Think back to your own childhood. What do you remember about the holidays? If I think back, really hard, what I remember most are the family things: my brother running down the hall shouting “It’s Christmas!! Santa came!!”, my parents making us wait until coffee had been poured, my dad making pancakes and bacon, watching White Christmas and singing along, lighting Hannukah candles and making leqvar cookies. But not the presents. And honestly, I can’t remember any gifts I got as a kid. Not that they weren’t cool, or awesome, or super fun to play with for a few weeks, but it didn’t last.

So, my tiny tirade about thankfulness has turned into a tiny tirade about commercialism…what of it?

My goal for this season is to continue with our attempts to limit the junk that comes in, and to try to make the season about experiences instead of stuff. I’m thankful (see, full circle) that Michael and I are in agreement about keeping the holidays simple and about the real stuff: family, friends, togetherness, warmth, food and love. To teach my girls about giving, not just receiving (funny thing is that I can usually remember what I’ve given or made for people, but not what I’ve gotten). To donate to families in need, to choose presents for children in need. One day, when the kids are older, we’ll volunteer, giving not just things but our time.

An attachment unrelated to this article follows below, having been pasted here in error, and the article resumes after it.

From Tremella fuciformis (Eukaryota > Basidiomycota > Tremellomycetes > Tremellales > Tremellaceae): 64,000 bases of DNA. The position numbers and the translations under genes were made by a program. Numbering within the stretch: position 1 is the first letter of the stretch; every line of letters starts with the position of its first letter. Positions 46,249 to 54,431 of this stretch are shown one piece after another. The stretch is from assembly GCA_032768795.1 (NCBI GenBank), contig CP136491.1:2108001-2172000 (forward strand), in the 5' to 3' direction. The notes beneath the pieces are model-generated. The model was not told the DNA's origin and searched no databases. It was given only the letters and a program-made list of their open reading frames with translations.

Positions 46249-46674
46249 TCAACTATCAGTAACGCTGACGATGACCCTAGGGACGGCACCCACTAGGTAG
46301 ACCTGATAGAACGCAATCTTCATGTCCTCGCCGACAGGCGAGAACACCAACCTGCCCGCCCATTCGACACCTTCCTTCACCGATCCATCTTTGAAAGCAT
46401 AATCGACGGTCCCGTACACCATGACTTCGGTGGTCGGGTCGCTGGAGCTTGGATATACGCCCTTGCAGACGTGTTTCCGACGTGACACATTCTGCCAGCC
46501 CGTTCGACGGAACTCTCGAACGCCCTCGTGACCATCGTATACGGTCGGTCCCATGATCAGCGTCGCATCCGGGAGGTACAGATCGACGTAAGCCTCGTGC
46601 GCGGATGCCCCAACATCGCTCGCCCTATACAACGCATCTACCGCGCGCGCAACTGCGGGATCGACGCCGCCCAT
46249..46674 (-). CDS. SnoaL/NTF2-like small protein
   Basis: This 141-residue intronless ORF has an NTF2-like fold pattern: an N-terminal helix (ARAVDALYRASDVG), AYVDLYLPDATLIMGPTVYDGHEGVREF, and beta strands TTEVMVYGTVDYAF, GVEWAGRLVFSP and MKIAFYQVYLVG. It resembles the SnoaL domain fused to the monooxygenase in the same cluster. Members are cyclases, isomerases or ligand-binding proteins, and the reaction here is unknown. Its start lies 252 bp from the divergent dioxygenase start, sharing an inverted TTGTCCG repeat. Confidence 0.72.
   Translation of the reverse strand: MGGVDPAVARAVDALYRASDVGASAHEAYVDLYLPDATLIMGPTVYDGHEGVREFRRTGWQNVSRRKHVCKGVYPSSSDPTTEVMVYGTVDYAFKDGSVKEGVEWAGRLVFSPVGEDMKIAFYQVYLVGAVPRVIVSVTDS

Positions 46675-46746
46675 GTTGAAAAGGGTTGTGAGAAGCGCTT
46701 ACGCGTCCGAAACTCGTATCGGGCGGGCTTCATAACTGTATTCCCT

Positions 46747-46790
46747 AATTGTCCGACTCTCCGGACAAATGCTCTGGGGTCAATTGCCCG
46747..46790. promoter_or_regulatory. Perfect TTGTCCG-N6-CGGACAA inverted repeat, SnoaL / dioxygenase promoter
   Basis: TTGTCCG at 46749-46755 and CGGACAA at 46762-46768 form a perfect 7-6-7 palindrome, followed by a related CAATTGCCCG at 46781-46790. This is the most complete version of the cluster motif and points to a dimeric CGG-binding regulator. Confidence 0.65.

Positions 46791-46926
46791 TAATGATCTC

And today, I encourage you to be grateful for the small things, as well as the big ones. To attempt a holiday season with minimal commercialism and maximum celebration. How are you going to express your gratitude this year?

It’s melting!

Finally…I love the snow and all, and it is pretty, but I’m so glad it’s melting away. Don’t get me wrong, it’s still cold up here, but the snow is such a pain to get around in, and not at all fun to drive in, and while I would have loved to hibernate the days away, alas, we needed to eat, and get out, because I was going insane (as was the kiddo). So, we frolicked outside one last time, built one last snow castle, and mommy took pictures of the snow melting from the trees.

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Oooooh, Stars!

I love star ornaments…maybe it’s because we don’t really celebrate Christmas, persay, but rather, the holiday season and winter as a whole. Most of my tree is decorated with blue, silver and gold stars and balls.

I’m going to make some of these for my tree this year, and possibly to tie on gifts (if they end up being a quick craft).

Alyssa, I think you should make some of these with me…you can do them in your “spare” time.